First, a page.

- Robust: This concerns looking into the future and ensuring that the content remains accessible to a wider audience even if the technology develops. It also means that your software is accessible to various groups, including the users of assistive technologies (consider it while writing a code).
There are guidelines under each of the mentioned four accessibility principles, explaining precisely what is expected from the web developer. (The text of the guidelines is originally published on the W3C official website).
Guidelines referring to this principle concern the inclusion of text and time-based media alternatives and the creation of web content that is adaptable and easily distinguishable (for example, with a contrasting background).
To ensure operability, web developers should make the content navigable, keyboard and pointer accessible (making it easier for users to operate functionality through various inputs beyond the keyboard).
Moreover, they should ensure that users have enough time to read and interact with the content and that no elements on the web page can cause seizures or other physical reactions.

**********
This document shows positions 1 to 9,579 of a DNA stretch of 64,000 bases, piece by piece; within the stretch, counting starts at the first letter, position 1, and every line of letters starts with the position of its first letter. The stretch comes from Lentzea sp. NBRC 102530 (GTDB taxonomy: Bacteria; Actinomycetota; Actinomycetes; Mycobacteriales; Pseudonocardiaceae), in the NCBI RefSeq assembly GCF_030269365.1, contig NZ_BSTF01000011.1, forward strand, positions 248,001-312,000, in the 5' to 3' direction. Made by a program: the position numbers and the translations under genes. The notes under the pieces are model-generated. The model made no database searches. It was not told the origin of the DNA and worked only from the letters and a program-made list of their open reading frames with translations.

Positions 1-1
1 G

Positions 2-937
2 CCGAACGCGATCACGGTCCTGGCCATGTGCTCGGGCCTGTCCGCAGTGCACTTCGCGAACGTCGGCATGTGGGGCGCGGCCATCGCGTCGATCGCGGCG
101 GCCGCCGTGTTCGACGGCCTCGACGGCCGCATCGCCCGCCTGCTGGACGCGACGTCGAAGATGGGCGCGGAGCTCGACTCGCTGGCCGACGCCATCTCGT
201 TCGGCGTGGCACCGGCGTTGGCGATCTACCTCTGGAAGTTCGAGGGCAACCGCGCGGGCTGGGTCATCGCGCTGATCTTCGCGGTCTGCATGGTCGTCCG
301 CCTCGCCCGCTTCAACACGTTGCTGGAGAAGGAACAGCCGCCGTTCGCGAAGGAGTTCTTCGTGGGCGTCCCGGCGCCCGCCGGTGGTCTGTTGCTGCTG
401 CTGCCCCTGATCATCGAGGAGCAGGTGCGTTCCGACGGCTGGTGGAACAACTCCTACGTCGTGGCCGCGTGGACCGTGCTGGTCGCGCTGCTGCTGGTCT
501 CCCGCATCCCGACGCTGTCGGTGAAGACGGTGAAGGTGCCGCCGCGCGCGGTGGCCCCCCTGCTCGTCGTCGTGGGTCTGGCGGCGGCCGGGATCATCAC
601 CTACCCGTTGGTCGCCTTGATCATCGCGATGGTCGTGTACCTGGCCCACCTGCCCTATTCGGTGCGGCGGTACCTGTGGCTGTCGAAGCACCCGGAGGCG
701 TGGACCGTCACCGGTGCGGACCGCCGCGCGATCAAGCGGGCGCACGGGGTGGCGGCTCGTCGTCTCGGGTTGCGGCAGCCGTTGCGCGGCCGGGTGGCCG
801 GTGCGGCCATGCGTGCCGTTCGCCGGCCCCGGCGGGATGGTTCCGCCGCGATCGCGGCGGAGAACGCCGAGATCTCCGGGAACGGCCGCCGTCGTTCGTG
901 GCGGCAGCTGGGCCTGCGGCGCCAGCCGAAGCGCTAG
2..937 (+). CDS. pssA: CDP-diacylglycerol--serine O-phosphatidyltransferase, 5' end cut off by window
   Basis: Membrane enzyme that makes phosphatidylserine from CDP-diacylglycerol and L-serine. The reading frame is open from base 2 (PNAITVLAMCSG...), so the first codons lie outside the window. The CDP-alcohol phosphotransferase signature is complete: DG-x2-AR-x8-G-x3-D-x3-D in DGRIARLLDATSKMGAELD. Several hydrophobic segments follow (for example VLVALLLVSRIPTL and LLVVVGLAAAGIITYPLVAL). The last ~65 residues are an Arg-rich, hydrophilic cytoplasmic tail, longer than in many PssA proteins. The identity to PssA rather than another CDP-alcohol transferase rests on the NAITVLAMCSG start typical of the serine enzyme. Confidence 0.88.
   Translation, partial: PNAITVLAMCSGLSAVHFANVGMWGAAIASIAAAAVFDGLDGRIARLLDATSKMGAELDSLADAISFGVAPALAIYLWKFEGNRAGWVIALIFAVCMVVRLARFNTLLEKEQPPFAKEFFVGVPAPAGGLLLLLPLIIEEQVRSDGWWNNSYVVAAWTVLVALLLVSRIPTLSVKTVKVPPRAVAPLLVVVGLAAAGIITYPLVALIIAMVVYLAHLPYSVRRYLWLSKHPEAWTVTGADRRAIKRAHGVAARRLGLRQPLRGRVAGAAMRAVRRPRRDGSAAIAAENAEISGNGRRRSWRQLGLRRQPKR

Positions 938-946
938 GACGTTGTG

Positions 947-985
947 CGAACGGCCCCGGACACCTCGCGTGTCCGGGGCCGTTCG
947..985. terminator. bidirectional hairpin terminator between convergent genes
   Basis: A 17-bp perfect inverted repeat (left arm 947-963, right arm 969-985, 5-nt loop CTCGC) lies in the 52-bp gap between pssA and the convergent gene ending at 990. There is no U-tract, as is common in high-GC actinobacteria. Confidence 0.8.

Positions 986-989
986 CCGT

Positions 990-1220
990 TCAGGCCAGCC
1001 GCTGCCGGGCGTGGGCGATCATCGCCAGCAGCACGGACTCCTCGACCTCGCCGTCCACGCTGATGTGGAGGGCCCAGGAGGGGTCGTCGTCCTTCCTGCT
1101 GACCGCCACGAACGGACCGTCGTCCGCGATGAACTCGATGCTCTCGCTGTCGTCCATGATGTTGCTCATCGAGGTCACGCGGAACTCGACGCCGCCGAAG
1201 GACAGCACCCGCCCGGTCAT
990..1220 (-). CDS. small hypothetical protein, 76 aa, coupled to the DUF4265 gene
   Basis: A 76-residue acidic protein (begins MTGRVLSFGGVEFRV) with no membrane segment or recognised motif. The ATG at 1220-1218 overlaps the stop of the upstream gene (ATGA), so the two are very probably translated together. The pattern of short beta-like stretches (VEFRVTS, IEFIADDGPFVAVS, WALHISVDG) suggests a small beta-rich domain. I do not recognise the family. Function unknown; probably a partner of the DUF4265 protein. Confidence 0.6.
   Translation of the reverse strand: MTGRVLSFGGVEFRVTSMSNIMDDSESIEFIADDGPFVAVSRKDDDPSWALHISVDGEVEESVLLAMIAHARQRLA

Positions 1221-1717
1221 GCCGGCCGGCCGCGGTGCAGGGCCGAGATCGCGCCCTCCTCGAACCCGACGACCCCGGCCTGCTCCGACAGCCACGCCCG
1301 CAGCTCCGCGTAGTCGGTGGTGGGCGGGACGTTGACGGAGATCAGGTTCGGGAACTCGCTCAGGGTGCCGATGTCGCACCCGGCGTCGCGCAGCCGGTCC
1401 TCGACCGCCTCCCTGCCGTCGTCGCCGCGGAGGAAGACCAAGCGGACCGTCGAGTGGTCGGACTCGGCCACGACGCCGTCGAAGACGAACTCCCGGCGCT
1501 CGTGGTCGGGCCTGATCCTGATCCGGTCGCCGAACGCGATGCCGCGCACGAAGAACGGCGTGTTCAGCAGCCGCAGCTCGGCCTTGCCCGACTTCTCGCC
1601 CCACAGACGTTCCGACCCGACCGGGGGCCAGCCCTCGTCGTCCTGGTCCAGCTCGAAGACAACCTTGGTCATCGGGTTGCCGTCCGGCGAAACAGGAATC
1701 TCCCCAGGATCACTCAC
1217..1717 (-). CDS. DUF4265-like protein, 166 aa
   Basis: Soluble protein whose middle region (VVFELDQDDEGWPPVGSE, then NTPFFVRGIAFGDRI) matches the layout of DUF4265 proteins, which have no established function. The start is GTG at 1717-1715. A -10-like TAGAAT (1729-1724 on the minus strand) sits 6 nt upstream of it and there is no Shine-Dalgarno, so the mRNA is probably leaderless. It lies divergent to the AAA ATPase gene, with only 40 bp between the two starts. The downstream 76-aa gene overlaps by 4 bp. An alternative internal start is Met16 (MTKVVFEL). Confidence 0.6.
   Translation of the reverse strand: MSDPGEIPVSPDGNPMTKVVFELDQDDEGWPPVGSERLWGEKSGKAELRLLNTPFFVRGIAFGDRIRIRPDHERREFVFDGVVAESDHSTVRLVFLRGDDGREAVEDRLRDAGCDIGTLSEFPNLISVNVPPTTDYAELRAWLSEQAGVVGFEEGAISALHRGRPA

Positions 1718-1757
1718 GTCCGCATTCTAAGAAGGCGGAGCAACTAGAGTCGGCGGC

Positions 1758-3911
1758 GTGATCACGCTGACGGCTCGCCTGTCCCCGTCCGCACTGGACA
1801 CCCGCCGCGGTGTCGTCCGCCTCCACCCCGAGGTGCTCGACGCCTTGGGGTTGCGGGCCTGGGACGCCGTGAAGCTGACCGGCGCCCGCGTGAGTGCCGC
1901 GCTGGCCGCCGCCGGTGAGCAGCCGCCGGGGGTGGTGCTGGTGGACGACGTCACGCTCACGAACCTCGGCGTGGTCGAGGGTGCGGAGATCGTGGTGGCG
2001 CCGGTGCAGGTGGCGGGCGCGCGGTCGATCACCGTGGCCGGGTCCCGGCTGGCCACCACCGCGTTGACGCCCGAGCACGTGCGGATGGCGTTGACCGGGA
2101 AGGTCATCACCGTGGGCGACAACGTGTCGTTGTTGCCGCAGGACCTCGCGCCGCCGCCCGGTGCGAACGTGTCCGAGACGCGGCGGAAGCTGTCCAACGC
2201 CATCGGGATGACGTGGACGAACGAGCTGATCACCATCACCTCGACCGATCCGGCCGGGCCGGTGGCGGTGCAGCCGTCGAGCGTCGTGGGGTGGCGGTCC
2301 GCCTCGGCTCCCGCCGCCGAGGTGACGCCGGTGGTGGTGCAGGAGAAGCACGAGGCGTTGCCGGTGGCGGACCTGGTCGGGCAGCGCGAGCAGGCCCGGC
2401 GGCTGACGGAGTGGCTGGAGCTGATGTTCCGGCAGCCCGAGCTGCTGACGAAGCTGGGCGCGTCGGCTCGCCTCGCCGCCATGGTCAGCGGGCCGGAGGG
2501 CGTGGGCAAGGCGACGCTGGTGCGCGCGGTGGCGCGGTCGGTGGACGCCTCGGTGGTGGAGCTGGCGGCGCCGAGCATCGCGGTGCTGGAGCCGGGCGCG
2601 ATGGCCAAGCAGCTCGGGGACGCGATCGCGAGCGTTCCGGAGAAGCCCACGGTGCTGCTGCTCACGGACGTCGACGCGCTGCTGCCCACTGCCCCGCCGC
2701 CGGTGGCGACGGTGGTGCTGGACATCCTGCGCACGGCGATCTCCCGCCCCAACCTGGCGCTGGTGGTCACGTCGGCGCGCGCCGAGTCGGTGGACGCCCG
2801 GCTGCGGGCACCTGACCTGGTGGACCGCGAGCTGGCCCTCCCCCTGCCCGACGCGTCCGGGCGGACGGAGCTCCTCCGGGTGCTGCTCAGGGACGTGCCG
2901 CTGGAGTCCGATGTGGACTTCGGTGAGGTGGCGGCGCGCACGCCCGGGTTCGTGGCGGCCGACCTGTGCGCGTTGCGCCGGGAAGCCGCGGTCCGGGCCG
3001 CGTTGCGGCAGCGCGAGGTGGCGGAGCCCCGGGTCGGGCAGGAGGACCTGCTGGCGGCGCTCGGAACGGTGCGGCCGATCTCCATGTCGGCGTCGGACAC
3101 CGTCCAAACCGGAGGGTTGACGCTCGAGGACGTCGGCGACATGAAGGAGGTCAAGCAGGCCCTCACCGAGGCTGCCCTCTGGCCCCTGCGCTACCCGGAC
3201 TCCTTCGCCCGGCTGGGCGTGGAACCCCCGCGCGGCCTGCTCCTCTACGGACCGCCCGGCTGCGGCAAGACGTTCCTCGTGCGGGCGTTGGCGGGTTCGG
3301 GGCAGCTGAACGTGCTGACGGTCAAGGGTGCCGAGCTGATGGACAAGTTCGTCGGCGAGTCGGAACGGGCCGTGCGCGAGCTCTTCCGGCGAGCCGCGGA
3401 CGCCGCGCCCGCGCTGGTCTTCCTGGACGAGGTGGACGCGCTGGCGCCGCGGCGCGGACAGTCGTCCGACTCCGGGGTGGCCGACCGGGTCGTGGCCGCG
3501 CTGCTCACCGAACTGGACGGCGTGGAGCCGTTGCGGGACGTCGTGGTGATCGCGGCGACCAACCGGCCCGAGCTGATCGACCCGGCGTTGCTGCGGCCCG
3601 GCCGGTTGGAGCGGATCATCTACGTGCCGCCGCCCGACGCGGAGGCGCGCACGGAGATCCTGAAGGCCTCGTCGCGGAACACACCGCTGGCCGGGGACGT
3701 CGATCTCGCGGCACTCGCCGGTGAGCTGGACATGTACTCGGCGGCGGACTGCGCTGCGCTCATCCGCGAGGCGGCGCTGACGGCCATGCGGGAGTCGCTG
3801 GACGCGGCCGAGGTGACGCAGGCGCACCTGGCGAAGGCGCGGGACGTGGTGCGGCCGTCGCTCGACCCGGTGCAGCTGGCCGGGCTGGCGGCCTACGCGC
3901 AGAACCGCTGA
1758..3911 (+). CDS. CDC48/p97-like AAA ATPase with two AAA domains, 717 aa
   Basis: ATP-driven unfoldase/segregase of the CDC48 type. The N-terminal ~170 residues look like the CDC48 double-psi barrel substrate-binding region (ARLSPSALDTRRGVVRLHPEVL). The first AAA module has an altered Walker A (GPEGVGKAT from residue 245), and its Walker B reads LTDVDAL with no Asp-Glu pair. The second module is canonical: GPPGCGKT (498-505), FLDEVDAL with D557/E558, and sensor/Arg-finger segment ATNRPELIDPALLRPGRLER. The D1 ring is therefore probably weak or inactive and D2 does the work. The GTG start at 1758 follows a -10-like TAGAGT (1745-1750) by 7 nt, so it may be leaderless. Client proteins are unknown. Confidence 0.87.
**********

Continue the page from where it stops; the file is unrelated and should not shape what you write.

All user interface components should be readable and situated in the same way on different web pages to make navigation easier. Focus on presenting a simpler layout where visitors can move in predictable ways.
The aim is to maximize compatibility with current and future users, including assistive technologies.
WCAG success criteria
Guidelines provide a framework for organizing success criteria.
78 success criteria represent the goals designers should aim for to improve accessibility. Unlike guidelines, which are quite general, these requirements are testable and easily detected by accessibility tools.
W3C has broken success criteria into three implementation levels known as level A, AA, and AAA, which determine the progress in achieving WCAG compliance. So let’s have a look at what different WCAG levels entail.
Level A: Minimal compliance
If your website is inaccessible, it won’t reach this requirement. It would mean that people with disabilities cannot use it. It’s not a complex task to achieve a basic A level, as long as you avoid common traps, such as navigation based solely on color or shape, interface interactivity limited when using the keyboard, or no text alterations.
Level AA: Strong compliance
Getting to this level requires more commitment, but that is the one that most accessibility regulations are based on. Websites with such marks will have to be accessible to the majority of users with disabilities, and address issues, such as contrast, adapting the site code to screen readers, and inclusion of descriptive headings.